“This innovative certificate focuses our faculty's research strengths in culturally grounded social work, including protective factors, immigration, health and financial disparities,” adds Barbara Robles, who manages the program out of the School's Office of Latino Projects. “Associate Professor Juan J. Paz Jr. and Josefina Ahumada of the school's Tucson component have been instrumental in leading this initiative, recognizing early on that these skills are in high demand in the social services sector.”

Luz Sarmina, president and chief executive officer of Valle Del Sol Inc. and an alumnus of the ASU School of Social Work notes, “Spanish-language skills are in daily demand – not just in Arizona, but across the United States . Building language and cultural competency in social work professionals is a key tactic for long-term success of community-based organizations such as ours. The certificate also aligns with Valle Del Sol's mission of building the next generation of Latino leaders. This is a very innovative program launch.”

Individuals interested in learning more about the certificate program, the school's course “Spanish for Native Speakers: Social Work in the Borderlands,” or the Study Abroad immersion experience planned for 2008, can contact Robles at (602) 496-0074 or (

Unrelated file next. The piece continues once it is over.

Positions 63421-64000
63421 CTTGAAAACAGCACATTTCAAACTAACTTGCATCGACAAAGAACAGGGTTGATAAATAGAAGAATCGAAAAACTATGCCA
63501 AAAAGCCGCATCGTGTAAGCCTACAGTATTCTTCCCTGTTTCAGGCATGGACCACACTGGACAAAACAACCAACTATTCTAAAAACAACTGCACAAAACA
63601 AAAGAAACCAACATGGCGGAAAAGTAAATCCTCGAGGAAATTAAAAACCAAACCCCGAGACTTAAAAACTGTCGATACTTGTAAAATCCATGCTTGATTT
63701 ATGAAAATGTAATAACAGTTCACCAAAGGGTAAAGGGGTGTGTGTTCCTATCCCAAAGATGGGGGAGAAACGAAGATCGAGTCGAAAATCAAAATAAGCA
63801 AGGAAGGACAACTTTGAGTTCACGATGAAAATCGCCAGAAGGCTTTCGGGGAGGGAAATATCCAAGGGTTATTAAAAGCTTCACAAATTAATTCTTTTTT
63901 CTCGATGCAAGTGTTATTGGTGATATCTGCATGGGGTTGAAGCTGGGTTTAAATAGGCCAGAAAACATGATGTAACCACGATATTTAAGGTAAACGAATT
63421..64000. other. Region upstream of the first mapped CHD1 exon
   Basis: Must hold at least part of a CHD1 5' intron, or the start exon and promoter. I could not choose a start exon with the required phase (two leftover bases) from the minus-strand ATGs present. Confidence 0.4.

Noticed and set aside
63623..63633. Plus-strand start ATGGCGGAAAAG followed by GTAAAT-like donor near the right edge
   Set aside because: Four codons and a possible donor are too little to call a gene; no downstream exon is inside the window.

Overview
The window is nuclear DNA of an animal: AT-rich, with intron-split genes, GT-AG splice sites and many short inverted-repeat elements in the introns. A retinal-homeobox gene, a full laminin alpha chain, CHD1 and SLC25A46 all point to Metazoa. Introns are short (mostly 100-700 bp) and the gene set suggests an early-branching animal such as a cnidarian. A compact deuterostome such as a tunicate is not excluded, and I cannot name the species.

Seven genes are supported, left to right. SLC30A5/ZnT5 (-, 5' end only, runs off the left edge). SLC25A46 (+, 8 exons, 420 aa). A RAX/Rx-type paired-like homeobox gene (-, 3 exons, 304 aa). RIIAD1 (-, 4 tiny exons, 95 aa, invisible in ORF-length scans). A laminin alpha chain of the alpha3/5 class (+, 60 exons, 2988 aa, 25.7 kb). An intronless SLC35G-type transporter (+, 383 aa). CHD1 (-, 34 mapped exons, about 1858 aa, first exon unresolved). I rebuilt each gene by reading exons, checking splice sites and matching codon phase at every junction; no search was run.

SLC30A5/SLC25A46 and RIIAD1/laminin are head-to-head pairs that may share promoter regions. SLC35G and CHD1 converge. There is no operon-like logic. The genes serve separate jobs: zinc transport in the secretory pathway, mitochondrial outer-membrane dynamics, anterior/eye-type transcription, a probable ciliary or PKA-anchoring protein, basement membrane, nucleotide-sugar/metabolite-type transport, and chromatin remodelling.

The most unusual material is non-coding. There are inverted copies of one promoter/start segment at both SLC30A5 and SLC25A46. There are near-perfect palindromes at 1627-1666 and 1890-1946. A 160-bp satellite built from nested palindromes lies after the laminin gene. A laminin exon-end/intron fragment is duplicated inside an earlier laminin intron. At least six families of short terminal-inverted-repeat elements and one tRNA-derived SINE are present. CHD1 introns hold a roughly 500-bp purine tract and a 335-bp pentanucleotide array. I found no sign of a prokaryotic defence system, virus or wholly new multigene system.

President’s Professor: Jess Alberts

March 8, 2007

As a teacher, Jess Alberts' goal is to provoke her students to ask questions about the world around them. As a communications professor in the Hugh Downs School of Human Communication, her goal is to help them develop the skills to answer those questions.

“Once students understand how theories can help them explain, predict, and even improve, their lives, they become life-long learners – which should be the goal of all education,” says Alberts, who is among this year's recipients of the prestigious President's Professors Award. Download Full Image

For Alberts, becoming a communications professor wasn't an answer she came to immediately. While working toward her master's degree in English with the plan of becoming an English professor, she was hired as a lecturer by Texas A&M University , where she was also assigned a few communications classes to teach in addition to her English classes.

“I enjoyed teaching them so much, and the field was much more open than English, so I decided to pursue communication for my doctorate. And I am so glad I did,” says Alberts, who received her master's and bachelor's degree from Abilene Christian University and her doctorate from the University of Texas before accepting a faculty position as a communications professor at ASU in 1989.